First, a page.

Home ➨ Slightly Foxed - The Plots Thicken
On New Year’s Eve 2013 I was standing in the kitchen of a house overlooking the Pacific Ocean in California, chatting to an Englishman who writes English subtitles for French films. We began to talk about Beowulf, David and Goliath, and Jaws. Then one of us said, with a shrug and an upward sweep of the hands, ‘They’re the same story.’ The other nodded. A flash of recognition passed between us which said, ‘You’ve read that book too?’ And indeed we had.
It has become something of a truism in literary circles, since at least the middle of the eighteenth century, that all the world’s literature, and indeed all the world’s storytelling, can be reduced to a handful of storylines. Goethe believed this, as did Samuel Johnson, who contemplated writing a book on this theme but gave it up. No doubt the inertia of his own lassitude was too much for him.
Fortunately, another man did not give up. He took all the world’s storytelling from the Epic of Gilgamesh to Star Wars – myth, legend, films, novels, theatre, opera, narrative poetry, everything, and everyone from Dante to Tolkien, Homer to Hemingway – and boiled all storytelling down to seven basic plots. It took him more than thirty years. It is a wonder it did not take him thirty decades. The result is 700 pages of not-terribly-large print which reads like an adventure story. I passed my copy on to a friend, an accomplished actor who fell in love with theatre because he loves storytelling, and it destroyed his life for a week. His wife couldn’t get him off the sofa. She regards me to this day with uneasy suspicion.
The man who accomplished this thirteenth labour of Hercules, this literary distillation that forges friendships and threatens marriages, is Christopher Booker, and his book is The Seven Basic Plots: Why We Tell Stories.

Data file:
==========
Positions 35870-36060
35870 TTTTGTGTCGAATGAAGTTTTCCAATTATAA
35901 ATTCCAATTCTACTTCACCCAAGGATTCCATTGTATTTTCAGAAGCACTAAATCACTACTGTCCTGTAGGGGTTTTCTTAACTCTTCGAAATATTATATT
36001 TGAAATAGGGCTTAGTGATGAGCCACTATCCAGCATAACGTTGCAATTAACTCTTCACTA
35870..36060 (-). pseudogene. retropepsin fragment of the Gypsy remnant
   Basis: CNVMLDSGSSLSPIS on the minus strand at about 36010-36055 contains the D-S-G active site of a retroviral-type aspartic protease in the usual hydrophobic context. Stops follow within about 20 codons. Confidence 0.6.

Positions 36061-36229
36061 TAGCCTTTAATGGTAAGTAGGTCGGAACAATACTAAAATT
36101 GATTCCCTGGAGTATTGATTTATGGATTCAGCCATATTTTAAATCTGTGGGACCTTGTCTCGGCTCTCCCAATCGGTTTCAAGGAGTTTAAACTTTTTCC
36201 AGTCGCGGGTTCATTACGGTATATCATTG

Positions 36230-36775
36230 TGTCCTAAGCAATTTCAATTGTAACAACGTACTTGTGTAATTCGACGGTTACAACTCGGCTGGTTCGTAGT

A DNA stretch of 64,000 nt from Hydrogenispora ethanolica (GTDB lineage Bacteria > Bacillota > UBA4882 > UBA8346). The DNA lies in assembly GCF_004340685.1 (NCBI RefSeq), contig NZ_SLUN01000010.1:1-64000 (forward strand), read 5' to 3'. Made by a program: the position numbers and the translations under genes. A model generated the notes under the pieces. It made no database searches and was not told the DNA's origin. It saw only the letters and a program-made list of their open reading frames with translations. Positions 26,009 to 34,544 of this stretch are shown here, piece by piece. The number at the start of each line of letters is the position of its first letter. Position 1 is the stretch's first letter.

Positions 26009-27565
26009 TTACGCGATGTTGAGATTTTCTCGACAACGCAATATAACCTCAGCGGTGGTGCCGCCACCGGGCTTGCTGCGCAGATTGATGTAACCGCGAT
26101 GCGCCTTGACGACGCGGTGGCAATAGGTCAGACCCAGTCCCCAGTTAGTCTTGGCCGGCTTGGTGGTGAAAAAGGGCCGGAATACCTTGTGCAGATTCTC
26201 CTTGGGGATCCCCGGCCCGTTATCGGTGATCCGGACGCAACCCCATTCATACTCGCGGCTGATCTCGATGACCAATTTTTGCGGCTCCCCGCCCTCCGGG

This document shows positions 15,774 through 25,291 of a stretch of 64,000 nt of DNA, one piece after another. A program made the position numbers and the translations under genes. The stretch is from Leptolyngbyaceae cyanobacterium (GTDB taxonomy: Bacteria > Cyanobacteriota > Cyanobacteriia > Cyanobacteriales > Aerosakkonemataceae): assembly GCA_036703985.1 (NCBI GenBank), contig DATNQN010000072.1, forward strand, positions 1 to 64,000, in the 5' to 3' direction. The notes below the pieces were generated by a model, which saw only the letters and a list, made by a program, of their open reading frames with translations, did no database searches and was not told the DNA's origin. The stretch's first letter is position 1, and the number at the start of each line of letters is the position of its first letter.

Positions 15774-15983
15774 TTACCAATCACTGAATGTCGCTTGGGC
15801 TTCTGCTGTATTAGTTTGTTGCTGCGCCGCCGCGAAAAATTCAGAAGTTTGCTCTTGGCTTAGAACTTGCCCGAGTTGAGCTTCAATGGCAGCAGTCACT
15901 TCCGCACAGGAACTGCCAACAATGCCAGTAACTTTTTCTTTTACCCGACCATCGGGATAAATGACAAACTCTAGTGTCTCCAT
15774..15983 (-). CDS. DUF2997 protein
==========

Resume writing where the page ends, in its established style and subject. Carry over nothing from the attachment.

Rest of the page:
Known to British readers as the founding editor of Private Eye and a contributor to the Sunday Telegraph, Booker has written a stout pile of books, none of which, I must confess, I have read, though their titles would suggest he thinks for himself, does not shun controversy and, armed with a satiric wit, relishes being contrary. Good for him. The world needs more contrarians, if only to keep the rest of us intellectually honest and clear in our thinking. And Booker seems to have ruffled more than a few feathers. No matter. He wrote The Seven Basic Plots, and that’s good enough for me.
Booker has that peculiar genius which connects commonplaces that we would never have connected for ourselves, makes observations that, only when once made, are self-evident, and asks questions we would never have thought to ask. The world’s greatest storytellers are among the most famous and honoured people in history. Why? What is the value of storytelling? What need does it fulfil? Why is storytelling central to our humanity? Why is it that some stories are inherently satisfying, even spiritually nourishing, while others leave us with an empty or incomplete feeling? What is the role of numbers in storytelling? Why is it that there are few things as compelling in storytelling as the desire to have the threads of narrative untangled and explained? These are the questions Booker sets out to answer. It is a task which would have brought a lesser man to despair.
He begins with the basic structure of story, organizing plotlines by commonalities which are sometimes self-evident and at other times surprising. The Seven Basic Plots are: Overcoming the Monster (Beowulf, Jaws), Rags to Riches (Aladdin, Oliver Twist), The Quest (Homer’s Odyssey, Watership Down), Comedy (Aristophanes, The Marx Brothers), Tragedy (Oedipus, Macbeth), Rebirth (Sleeping Beauty, A Christmas Carol) and Voyage and Return (Peter Rabbit, Brideshead Revisited). (One wonders what Evelyn Waugh would have made of that last pairing.) Booker points out that there are very few works that interweave all seven basic plots, but one that does is a twentieth-century masterpiece. It will surprise no one who has read it to learn that this work is The Lord of the Rings.
Booker also finds archetypal figures inhabiting the world of story, each with its evil twin or ‘dark inversion’, all of whom interact to create the masculine-feminine, good-and-evil tension that makes the machinery turn: the Wise Old Man, the Good King and Queen, the Companion, the Child, the Helpful Animal, the Trickster and the Other Half, who must unite with the hero or heroine to make them whole.